Alarmist reports on Chinese listed companies may deceive overseas investors

By Wang Jiamei Source:Global Times Published: 2017/9/12 20:33:39

Short sellers never tire of accusing overseas-listed Chinese companies of fraud, but the market doesn't buy the story all the time.

The latest example is a documentary, called The China Hustle, which premiered on Friday at the Toronto International Film Festival and features US short sellers such as Carson Block, founder of Muddy Waters.

The film alleges that Chinese Internet giant Alibaba and other Chinese companies have engaged in various fraudulent practices such as inflating their earnings, deceiving investors about their business scale and listing shares in the US through reverse mergers, according to a report from on Saturday.

At the end of the film, with a voiceover warning that US investors and regulators should do more to protect themselves from fraud by Chinese companies, it shows footage of Alibaba executives ringing the bell for the company's listing on the US stock market in September 2014.

However, Alibaba did not go public through a reverse merger, and as a globally prominent company, Alibaba has always kept its operations open and transparent, the company told the Global Times in an exclusive interview on Sunday.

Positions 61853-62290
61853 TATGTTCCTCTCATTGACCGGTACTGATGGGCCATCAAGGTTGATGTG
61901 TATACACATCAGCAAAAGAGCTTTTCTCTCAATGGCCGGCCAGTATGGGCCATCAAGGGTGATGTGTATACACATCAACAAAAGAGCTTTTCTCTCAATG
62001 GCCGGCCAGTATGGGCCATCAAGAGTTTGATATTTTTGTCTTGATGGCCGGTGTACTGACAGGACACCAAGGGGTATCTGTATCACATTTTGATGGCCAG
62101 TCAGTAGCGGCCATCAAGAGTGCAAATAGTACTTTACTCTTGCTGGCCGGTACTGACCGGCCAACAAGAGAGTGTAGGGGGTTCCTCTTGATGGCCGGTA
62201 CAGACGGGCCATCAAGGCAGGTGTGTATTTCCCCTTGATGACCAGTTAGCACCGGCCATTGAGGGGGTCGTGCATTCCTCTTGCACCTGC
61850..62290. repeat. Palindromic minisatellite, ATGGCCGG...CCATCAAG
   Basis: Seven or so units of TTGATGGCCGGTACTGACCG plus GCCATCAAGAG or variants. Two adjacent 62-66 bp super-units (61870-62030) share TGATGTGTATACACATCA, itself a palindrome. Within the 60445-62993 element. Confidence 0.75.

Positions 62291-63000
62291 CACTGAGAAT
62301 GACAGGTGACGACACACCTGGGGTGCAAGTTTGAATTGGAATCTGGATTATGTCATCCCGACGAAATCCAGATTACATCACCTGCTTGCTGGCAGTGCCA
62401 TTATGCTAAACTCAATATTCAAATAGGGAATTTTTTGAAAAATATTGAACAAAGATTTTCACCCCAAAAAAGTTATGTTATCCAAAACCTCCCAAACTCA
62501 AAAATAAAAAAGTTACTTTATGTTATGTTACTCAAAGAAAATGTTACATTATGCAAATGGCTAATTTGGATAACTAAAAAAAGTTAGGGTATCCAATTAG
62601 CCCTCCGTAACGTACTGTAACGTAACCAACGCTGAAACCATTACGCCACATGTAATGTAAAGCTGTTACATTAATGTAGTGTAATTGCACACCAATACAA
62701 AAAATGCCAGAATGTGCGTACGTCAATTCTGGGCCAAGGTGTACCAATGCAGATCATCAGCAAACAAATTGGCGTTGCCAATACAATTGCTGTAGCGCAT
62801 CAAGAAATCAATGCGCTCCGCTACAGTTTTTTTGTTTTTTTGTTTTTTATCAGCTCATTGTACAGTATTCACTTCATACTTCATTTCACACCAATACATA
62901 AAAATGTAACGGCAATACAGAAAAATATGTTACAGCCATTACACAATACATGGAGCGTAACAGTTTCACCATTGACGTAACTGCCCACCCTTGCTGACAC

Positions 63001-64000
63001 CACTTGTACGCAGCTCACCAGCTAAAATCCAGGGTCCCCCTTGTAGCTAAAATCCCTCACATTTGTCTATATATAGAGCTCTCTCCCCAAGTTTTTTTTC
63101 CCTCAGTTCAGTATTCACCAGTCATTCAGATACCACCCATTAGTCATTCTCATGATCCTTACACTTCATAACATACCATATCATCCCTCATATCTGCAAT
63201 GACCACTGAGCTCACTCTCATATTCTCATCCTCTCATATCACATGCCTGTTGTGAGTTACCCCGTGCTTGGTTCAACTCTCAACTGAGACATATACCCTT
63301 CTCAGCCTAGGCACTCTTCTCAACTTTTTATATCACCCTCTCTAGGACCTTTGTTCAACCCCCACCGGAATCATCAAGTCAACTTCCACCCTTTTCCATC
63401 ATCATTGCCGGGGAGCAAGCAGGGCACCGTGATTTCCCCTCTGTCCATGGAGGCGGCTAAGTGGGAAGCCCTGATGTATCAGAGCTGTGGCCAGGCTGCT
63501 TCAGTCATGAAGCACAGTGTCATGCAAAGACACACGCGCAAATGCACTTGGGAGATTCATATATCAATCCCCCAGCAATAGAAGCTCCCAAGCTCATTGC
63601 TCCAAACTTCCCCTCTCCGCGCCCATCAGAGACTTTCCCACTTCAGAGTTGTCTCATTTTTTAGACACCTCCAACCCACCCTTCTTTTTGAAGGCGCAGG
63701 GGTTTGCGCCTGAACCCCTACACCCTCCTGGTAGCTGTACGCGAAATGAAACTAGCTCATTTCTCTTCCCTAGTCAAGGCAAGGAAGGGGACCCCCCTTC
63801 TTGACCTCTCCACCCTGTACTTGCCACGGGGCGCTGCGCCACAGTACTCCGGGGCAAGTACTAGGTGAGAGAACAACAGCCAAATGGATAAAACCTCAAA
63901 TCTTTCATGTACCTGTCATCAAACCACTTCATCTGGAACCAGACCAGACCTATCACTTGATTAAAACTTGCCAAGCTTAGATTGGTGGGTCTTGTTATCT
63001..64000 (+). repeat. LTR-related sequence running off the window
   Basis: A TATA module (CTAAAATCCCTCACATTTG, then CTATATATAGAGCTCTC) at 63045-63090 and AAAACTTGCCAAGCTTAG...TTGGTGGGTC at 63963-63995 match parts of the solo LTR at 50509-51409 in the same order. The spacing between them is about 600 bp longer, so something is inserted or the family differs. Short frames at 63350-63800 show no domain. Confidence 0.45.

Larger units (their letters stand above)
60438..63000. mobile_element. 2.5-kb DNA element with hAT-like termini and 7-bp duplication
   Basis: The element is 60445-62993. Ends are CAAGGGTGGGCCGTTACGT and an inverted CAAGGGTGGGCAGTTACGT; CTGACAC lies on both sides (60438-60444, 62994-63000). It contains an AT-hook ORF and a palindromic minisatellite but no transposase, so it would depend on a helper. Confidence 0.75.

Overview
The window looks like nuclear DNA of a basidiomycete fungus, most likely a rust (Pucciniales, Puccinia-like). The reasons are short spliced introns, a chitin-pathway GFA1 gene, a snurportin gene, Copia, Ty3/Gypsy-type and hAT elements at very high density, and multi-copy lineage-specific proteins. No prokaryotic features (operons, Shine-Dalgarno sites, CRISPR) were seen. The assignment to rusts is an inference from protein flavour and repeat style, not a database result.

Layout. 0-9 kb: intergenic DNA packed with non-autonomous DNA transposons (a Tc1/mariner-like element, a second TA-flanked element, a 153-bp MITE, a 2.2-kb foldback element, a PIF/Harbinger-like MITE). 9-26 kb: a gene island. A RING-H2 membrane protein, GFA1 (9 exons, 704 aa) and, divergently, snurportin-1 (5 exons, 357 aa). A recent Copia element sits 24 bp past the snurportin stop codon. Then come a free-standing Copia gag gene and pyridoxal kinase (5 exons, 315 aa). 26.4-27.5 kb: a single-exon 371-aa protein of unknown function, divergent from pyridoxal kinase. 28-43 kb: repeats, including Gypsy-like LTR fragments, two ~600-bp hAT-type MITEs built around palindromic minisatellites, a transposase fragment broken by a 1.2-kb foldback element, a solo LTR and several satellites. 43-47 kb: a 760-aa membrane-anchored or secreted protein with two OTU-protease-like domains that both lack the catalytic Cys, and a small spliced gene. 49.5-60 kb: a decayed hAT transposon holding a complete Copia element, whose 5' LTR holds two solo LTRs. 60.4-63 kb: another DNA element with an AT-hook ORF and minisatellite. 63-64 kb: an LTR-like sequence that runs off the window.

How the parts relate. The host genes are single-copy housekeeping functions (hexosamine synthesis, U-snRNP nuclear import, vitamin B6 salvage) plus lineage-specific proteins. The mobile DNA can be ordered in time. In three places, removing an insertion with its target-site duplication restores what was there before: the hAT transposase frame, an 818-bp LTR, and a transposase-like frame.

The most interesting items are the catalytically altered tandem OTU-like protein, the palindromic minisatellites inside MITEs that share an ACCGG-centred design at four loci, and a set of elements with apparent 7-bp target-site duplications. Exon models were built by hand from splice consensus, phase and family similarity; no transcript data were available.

It is not known if any of the filmmakers or short sellers have short positions in Alibaba's shares, but it is certain that investors will be hurt if they mindlessly believe the film.

In the same interview, Alibaba expressed sympathy for those who had sustained huge losses from shorting its shares and said that the market is the most efficient measure of value. The company also noted that any Chinese company that lists in the US has undergone a full review and remains under the strict supervision of market regulators.

Moreover, public data show that large institutional investors are adding Chinese companies with high growth potential like Alibaba to their portfolios. These institutions are professionals when it comes to value judgment and risk control, so they are the best endorsements of the performance and growth of outstanding Chinese companies.

There have long been forecasts of the collapse of Chinese companies in overseas markets, which appears to be an emotional response to the rise of the Chinese economy. Such expectations have led to lots of negative reports and analysis, but these simply serve to meet the psychological needs of those who create them, regardless of whether they are correct or justified.

Investors should not be misled by individual extreme cases so they don't miss the opportunity of investing in truly valuable companies.

The author is a reporter with the Global Times.


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